Fresh, ripe cantaloupes are refreshing and deliciously juicy. They reach their peak ripeness between June and August, so you can enjoy them all summer long. Cantaloupes are from the muskmelon family; they’re also related to summer squash. These melons are high in potassium and vitamin C. You can enjoy 1/4 of a melon or 1 cup of the chopped fruit starting on Phase 2 of the South Beach Diet.
Cantaloupes are picked when ripe and they stop ripening once they leave the vine. This makes it essential to choose a melon that was picked at just the right time. How can you tell if a cantaloupe is ready to eat? The rind should cover the whole fruit and be slightly golden under the mesh-like surface (avoid fruit with a dull-green appearance), but it's natural to see some bleaching on the side where it was lying on the ground. The stem end should have a slight indentation, and the other end should yield to gentle pressure. A ripe melon will not be flattened or lopsided. Take a sniff; the melon should smell sweet.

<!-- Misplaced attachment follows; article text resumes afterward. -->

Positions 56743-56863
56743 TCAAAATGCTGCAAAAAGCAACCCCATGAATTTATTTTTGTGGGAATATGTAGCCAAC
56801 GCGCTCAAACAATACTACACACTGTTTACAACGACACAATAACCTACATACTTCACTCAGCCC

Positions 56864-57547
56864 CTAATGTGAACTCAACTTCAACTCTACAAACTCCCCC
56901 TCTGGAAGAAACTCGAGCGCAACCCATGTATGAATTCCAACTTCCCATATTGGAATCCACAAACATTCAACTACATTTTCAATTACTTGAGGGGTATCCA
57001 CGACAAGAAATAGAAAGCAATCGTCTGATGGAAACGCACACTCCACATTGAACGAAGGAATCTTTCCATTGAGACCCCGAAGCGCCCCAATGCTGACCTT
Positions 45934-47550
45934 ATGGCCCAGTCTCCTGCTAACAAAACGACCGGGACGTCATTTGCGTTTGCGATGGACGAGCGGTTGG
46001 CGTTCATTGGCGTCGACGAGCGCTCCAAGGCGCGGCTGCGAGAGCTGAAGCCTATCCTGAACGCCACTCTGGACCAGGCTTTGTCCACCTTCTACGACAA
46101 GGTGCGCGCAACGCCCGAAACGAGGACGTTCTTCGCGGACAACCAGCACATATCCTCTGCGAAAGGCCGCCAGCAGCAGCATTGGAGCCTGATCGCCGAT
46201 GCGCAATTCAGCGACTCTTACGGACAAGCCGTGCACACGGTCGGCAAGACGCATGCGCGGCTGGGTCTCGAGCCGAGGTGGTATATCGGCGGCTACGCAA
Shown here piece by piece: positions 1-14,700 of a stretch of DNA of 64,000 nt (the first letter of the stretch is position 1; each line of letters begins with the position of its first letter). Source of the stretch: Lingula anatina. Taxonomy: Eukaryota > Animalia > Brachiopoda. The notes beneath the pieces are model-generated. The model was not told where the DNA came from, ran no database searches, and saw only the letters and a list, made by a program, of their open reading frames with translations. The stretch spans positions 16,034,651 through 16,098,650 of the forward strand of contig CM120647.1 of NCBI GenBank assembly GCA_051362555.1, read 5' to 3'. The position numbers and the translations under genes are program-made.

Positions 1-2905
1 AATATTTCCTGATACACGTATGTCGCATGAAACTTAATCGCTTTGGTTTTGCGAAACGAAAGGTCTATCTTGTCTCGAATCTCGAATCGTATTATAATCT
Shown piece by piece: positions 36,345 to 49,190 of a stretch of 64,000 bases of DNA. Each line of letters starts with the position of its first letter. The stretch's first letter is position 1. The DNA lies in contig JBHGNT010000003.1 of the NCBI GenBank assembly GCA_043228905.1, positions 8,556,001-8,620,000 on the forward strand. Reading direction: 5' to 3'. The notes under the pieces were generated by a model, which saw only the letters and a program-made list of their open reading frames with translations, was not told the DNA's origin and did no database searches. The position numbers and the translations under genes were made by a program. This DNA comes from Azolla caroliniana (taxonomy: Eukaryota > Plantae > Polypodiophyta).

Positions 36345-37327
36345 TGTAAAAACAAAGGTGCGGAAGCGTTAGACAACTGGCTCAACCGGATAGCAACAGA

Though cantaloupes don't require further ripening, you can improve the taste by storing them at room temperature for a couple of days. The sweetness won't change, but they will become softer and juicier. Cantaloupe should be refrigerated once cut, and it's best to eat the melon within a couple of days. Store cut pieces in an airtight plastic bag.
Cantaloupe is so easy to prepare — simply rinse it first (to remove any exterior bacteria) and then cut it open and remove the seeds. You can use a spoon to scoop out the flesh and eat it on the spot. For a more attractive presentation, cut the fruit into wedges or scoop it out with a melon baller. Cantaloupe can be consumed as is or added to a fresh fruit salad.